What Do You See When You See It?

Have you ever noticed how often you can be discussing something with someone else or within a group and be well into the conversation before it comes to light that you aren’t in agreement at all when it seemed as though you were, or possibly not even discussing the same thing at all?  For instance what if you were talking about POV and you meant point of view when the other person interpreted it as something completely different.

Optical Illusion 2

Professionals in the court system know this is why eye witness testimony can be suspect, but juries which are made up of people who don’t necessarily know the psychology put a lot of weight on eye witness testimony.  Where was the eye witness standing, what was this person doing at the time that might have absorbed their focus, what are this person’s prejudices?  All of this and more affects your point of view, your perspective of an event.


I still love a visual that someone once used with my son who had been involved in an altercation with a friend.  The person held up a magazine between himself and my son.  He asked my son to describe what he saw and my son gave a description of the front of the magazine.  Then the person gave his own description of the magazine from his point of view, which was of the back of the magazine.  They were both describing the same object factually, but the descriptions didn’t jive because each was of an unrelated portion of the whole.  This was an aha moment for my son and I was excited to be part of it because I had not ever seen such a concrete and straight forward example of point of view before.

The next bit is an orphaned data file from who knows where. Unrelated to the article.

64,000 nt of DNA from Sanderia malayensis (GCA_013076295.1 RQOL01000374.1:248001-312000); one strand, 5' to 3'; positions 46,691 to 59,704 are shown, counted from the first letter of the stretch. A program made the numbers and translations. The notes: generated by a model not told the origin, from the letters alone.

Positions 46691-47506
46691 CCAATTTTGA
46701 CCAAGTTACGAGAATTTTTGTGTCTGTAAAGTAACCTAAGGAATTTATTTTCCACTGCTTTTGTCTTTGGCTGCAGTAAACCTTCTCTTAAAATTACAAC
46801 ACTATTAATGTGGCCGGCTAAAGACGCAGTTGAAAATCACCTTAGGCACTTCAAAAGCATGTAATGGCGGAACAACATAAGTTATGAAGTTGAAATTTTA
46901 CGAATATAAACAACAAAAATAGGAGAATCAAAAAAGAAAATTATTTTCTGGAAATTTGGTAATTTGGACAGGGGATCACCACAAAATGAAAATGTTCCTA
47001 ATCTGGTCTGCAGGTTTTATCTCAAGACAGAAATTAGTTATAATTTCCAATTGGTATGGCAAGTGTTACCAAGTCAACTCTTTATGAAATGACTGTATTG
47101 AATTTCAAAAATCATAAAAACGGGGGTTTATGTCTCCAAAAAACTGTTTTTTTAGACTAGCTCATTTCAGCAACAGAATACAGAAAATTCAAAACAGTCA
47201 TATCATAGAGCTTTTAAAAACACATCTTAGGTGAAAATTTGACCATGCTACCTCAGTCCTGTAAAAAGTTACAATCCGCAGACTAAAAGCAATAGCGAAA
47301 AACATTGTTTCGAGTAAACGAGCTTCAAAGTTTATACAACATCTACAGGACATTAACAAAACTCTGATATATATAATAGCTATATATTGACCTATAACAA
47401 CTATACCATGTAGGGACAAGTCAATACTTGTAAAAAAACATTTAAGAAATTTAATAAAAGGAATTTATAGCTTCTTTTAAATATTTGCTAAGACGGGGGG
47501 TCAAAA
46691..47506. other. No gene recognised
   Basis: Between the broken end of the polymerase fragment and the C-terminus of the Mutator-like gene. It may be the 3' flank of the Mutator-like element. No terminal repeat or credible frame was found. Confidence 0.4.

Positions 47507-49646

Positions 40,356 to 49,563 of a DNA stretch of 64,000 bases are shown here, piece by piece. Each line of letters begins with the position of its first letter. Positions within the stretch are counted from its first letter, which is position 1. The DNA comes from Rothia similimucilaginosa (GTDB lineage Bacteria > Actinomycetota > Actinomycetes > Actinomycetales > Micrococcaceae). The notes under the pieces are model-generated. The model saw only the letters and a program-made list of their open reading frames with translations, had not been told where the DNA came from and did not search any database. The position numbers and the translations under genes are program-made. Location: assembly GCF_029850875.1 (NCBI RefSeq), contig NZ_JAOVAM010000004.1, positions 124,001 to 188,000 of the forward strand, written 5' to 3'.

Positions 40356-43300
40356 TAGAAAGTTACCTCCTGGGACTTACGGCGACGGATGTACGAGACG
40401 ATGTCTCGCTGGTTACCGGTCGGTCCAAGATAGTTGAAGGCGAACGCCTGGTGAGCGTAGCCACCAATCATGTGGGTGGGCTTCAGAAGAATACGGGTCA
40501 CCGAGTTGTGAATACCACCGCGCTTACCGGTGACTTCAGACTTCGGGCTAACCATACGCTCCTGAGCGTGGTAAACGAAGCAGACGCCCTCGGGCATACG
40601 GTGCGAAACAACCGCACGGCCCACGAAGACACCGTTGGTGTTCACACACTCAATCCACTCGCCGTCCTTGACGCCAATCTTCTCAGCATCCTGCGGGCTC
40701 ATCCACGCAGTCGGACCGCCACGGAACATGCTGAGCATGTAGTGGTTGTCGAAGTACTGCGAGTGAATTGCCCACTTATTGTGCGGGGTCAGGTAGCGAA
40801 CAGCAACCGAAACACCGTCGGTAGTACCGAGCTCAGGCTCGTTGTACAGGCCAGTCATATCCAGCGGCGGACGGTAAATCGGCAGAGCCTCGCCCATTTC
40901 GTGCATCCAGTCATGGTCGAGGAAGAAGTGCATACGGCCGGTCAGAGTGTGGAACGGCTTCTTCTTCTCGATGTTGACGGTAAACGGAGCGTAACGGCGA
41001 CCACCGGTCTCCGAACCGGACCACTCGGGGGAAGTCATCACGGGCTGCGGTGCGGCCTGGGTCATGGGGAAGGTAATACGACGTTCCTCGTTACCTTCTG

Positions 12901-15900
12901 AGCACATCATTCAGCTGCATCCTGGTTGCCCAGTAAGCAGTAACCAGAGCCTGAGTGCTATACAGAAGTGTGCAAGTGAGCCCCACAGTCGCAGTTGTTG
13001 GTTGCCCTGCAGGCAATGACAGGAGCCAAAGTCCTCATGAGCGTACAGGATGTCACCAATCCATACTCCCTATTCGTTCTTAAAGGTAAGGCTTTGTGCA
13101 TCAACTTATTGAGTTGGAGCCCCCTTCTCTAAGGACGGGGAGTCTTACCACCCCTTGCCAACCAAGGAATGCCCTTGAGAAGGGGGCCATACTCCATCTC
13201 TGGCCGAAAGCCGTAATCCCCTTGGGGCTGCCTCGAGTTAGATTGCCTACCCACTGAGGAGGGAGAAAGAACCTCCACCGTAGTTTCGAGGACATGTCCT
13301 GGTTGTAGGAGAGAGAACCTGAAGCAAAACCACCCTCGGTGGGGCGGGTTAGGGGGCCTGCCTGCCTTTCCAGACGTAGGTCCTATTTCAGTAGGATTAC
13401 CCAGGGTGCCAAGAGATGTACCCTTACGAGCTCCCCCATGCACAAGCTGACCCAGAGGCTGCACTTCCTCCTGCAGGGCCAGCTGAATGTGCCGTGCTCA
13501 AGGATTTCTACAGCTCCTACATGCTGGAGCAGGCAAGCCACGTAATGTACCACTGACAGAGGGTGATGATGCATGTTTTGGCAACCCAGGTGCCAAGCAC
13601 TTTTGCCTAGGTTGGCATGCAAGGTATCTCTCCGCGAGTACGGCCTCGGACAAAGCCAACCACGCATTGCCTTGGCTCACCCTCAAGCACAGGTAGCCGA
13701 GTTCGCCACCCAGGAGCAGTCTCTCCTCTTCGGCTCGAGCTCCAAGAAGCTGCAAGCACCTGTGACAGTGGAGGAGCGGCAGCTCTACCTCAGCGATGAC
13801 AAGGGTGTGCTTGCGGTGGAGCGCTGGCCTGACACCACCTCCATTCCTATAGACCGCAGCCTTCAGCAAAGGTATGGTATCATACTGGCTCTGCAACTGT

As a person with the writer’s observational viewpoint, I often find that I get clued in to the point when points of view diverge before others in the room.  My writer self wants to watch and see what happens and my process self wants to correct the divergence as quickly as possible to prevent wasted energies.  My role in the conversation determines my actions.  If time is crucial or I am leading the discussion, I will speak up.  If there is a chance for a growth opportunity for the participants, then I will often let the divergence play out.


I have always believed in the power of words.  It is crucial to choose the right word to describe your thoughts within a situation, to convey your meaning to others in a manner that they will understand.  Sometimes words that are devastating to one can just slip off the tongue of another with hardly a thought to the consequences.  Vigilance at all times is not possible, but perhaps we should flip the magazine around every once in a while to see what the other person sees.


© 2013 Practical Business | Reasonable Expectations


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